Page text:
Objective: To compare the antimicrobial activity of tea tree oil, garlic, and chlorhexidine solutions against oral microorganisms.
Method: The five-week study consisted of thirty subjects. The first week was considered baseline. All subjects used a control solution (second week), and were randomly divided into the three groups (third week): G1-0.12% chlorhexidine; G2 - 2.5% garlic (Allium sativum, L.); and G3 - 0.2% tea tree oil (Melaleuca alternifolia). Dishes containing blood agar and Mitis Salivarius Bacitracin agar (MSB) were inoculated with the subjects' saliva (collected twice a week). Total microorganisms and mutans streptococci were counted in blood agar and MSB, respectively.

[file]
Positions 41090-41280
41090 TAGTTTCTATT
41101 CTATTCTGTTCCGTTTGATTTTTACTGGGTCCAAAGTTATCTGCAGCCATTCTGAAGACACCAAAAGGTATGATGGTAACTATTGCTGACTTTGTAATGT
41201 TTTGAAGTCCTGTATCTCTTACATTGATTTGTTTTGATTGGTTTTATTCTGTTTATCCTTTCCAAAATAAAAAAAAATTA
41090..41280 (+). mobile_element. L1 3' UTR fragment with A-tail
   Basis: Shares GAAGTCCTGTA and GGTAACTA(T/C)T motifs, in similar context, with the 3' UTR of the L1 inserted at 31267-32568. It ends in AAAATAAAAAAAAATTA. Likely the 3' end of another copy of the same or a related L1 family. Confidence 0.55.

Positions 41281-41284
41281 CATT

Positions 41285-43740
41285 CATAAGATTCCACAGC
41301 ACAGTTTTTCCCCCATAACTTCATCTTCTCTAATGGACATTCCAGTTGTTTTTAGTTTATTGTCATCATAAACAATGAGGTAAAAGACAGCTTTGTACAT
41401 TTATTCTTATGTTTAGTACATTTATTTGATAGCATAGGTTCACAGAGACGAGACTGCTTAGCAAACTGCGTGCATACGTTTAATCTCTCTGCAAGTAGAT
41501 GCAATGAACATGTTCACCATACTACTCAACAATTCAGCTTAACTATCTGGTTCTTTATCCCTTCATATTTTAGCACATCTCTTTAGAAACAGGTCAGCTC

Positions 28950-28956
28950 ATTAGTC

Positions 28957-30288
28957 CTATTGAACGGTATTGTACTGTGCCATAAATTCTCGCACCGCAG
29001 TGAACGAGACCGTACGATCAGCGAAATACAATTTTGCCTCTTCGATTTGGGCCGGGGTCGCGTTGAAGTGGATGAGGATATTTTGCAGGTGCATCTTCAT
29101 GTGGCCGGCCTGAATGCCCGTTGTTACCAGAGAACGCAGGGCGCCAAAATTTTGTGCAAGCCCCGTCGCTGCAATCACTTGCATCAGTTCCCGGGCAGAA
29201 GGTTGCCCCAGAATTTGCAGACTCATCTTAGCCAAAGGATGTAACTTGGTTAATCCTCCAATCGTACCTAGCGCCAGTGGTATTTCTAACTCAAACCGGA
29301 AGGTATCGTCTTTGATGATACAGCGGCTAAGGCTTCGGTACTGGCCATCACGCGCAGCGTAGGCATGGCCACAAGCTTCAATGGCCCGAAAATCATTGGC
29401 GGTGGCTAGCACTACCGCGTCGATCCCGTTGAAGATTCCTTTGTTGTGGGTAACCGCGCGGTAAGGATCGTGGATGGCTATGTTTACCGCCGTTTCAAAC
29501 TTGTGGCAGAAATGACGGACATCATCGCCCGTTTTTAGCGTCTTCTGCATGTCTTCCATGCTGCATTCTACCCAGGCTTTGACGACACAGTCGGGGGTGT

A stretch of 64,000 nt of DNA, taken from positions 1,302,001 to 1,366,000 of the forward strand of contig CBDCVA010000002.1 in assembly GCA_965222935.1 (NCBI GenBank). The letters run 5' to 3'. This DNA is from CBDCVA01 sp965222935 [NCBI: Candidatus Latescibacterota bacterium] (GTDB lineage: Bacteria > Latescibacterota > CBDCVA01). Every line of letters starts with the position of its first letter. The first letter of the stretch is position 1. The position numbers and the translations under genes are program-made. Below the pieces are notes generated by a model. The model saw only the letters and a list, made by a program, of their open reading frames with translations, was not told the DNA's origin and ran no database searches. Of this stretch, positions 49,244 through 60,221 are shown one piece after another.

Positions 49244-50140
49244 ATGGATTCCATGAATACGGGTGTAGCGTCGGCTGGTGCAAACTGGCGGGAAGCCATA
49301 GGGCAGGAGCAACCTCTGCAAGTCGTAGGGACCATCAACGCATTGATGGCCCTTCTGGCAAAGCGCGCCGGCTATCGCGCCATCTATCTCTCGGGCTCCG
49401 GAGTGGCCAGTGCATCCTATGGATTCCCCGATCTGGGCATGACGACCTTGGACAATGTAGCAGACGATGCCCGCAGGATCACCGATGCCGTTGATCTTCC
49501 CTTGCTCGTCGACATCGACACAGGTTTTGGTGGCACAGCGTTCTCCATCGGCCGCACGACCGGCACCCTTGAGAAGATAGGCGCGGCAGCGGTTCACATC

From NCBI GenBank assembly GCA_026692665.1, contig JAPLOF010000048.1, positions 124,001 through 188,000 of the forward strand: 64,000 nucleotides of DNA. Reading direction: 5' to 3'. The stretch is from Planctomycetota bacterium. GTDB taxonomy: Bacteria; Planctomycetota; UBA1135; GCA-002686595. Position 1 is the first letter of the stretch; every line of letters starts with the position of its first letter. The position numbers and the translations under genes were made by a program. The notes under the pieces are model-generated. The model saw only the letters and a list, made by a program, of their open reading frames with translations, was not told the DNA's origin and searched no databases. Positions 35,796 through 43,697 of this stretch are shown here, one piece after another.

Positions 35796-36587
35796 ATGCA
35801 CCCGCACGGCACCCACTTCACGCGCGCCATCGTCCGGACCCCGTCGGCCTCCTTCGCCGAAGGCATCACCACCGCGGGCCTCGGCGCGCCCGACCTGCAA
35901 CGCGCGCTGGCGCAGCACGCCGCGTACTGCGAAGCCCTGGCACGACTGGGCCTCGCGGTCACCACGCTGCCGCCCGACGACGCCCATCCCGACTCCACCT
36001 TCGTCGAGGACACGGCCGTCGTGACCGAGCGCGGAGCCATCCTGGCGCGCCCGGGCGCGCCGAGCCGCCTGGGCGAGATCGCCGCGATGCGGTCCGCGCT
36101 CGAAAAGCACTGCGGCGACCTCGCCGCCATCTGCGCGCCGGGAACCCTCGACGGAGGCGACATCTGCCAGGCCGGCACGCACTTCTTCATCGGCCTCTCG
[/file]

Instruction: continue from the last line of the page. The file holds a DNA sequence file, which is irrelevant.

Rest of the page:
Results: Chlorhexidine and garlic groups showed antimicrobial activity against mutans streptococci, but not against other oral microorganisms. The tea tree oil group showed antimicrobial activity against mutans streptococci and other oral microorganisms. Maintenance of reduced levels of microorganisms was observed only for garlic and tea tree oil during the two consecutive weeks (fourth and fifth). Unpleasant taste (chlorhexidine 40%, tea tree oil 30%, garlic 100%), burning sensation (chlorhexidine 40%, tea tree oil 60%, garlic 100%), bad breath (chlorhexidine 40%, tea tree oil 20%, garlic 90%), and nausea (chlorhexidine 0%, tea tree oil 10%, garlic 30%) were reported.
Conclusion: Garlic and tea tree oil might be an alternative to chlorhexidine.